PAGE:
The Capital city of the world’s largest democracy, Delhi is a mix of cultures and a land of extremities. It has a fascinating history and at the same time is leaving the past behind entering the new millennia with all guns blaring.

It is not just the capital of modern day India, but has been the capital of several empires in the past as well. It was a major trade route from the northwest India to the Gangetic plains. Many ancient monuments and structures still remain as a reminder of its glorious past. As the seat of the Government of India, the city also houses important offices including the Parliament house and the Rashtrapati Bhavan.

The city has a major influx of immigrants from not only its neighboring cities but also from across the country. The business opportunities it offers lures many and it welcomes all, even though that has resulted in overcrowding and congested streets.

What most visitors, and often even the residents, find frustrating and amusing is the stray cattle on the street. Highly revered by the Hindu population, cows are not be disturbed and are allowed to hold conferences in the middle of the main road with vehicles trying to squeeze past them trying to avoid hurting these creatures.

Although the city has developed considerably in the past few years, it is things like these that remind you, not too subtly, that you are still in the land of spice where anything goes!

The National Capital Territory of Delhi lies in the northern part of India and is spread over 1,483 sq km. Uttar Pradesh and Haryana are its bordering states. Delhi lies in the Gangetic plains and has the holy river Yamuna flowing through it. The Yamuna flood plains provide fertile soil for agriculture, although it is now become a vast dumping ground for the city.

Delhi’s weather is extreme. It gets too hot in the summers when the city faces power and water shortages, and icy cold in the winters with thick fog disrupting air travel. The best time to visit the city is just before the Himalayan chill sets in between October and November, or before the scorching summer heat starts to grip the city between February and March. The monsoon months of July and August also offer respite but rains often cause major traffic blocks making the bad traffic conditions even worse.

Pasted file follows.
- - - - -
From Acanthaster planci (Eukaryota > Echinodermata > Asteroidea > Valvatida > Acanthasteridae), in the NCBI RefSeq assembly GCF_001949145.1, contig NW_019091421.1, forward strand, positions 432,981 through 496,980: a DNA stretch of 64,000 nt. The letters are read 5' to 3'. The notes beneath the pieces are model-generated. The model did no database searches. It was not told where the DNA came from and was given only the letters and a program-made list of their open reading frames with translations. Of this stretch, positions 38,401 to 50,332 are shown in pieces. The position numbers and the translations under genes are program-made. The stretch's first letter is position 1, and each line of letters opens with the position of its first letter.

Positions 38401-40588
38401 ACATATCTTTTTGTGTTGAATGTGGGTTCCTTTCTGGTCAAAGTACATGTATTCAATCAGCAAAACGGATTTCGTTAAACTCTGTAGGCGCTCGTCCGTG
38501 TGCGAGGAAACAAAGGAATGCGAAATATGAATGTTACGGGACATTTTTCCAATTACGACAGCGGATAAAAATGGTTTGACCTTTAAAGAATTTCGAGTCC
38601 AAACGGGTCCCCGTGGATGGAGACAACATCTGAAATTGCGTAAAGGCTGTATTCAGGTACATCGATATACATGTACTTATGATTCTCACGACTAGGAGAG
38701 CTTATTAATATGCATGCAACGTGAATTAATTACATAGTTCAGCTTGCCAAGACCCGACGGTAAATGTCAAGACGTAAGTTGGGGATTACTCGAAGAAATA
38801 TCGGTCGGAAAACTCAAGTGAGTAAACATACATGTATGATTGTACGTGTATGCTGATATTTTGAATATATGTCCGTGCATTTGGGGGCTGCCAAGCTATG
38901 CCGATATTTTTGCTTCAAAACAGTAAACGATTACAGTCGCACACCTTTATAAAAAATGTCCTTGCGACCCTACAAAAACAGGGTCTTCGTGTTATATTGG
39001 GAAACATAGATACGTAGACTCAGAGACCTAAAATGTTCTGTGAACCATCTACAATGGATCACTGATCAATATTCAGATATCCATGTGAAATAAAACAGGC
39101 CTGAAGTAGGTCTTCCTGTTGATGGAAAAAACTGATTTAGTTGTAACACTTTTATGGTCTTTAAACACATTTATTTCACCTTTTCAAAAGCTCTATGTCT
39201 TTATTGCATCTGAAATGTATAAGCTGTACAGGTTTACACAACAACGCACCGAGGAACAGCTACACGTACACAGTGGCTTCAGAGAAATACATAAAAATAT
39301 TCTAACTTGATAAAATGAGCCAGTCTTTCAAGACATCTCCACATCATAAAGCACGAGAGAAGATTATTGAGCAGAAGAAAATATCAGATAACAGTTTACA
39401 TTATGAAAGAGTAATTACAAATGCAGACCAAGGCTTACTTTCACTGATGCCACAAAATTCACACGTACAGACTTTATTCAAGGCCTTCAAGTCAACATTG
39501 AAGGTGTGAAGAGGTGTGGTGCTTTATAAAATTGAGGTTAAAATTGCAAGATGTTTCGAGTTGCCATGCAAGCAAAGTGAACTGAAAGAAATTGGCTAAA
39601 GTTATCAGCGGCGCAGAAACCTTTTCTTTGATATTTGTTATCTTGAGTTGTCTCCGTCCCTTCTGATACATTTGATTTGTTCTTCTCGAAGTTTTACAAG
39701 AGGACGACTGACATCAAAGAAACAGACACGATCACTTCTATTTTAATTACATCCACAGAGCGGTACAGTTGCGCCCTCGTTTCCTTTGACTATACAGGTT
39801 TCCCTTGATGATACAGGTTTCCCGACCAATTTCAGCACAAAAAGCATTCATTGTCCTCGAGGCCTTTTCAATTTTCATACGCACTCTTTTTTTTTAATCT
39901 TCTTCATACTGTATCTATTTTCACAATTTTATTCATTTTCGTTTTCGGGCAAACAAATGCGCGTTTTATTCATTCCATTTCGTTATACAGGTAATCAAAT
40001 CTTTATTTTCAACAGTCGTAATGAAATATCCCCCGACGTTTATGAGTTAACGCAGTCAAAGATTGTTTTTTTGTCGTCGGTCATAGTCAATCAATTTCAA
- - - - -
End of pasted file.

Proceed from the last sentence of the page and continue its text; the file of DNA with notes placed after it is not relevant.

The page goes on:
Historical background
Given that the city was so fertile owing to the Gangetic plains and the Yamuna river that runs through it, it is no surprise that many have tried to covet it. This was the main reason for the city’s interesting albeit tumultuous past.

Archaeological findings and accounts show that around 1000 BC, the battleground for the Mahabharata, the epic battle for the city of Indraprastha according to Hindu texts, was fought in what is now the Old Fort. The earliest existing ruins date as far back as 736 AD, when the Tomara Rajputs built Lal Kot around which grew Qila Rai Pithora.

The Tomaras were ousted in 1180 by Chauhan Rajputs, who were in turn forced back to their hometown of Rajasthan by the Turkish slave king Qutb-ud-din Aibak, who built the Qutub complex. His successors ruled over the Delhi Sultanate for almost two centuries. In 1303, they built a second city Siri and the Tughlugs built Tughlaqabad after them.

Around 1327, the Tughlugs moved into the city again, this time between Lal Kot and Siri and named the fourth city Jahanpanah. Just about three decades later, the city was moved again near the Yamuna river and named Ferozabad, and according to legend was one of the richest cities in the world at the time.

Not soon after, Timur drove the Tughlus out of Delhi and though he nor his successors built another city, their tombs are found in the present day Lodi Gardens. They too were defeated by the Mughal emperor Babur who ended the Delhi Sultanate and started the Mughal era. The Mughal empire lasted for over 200 years.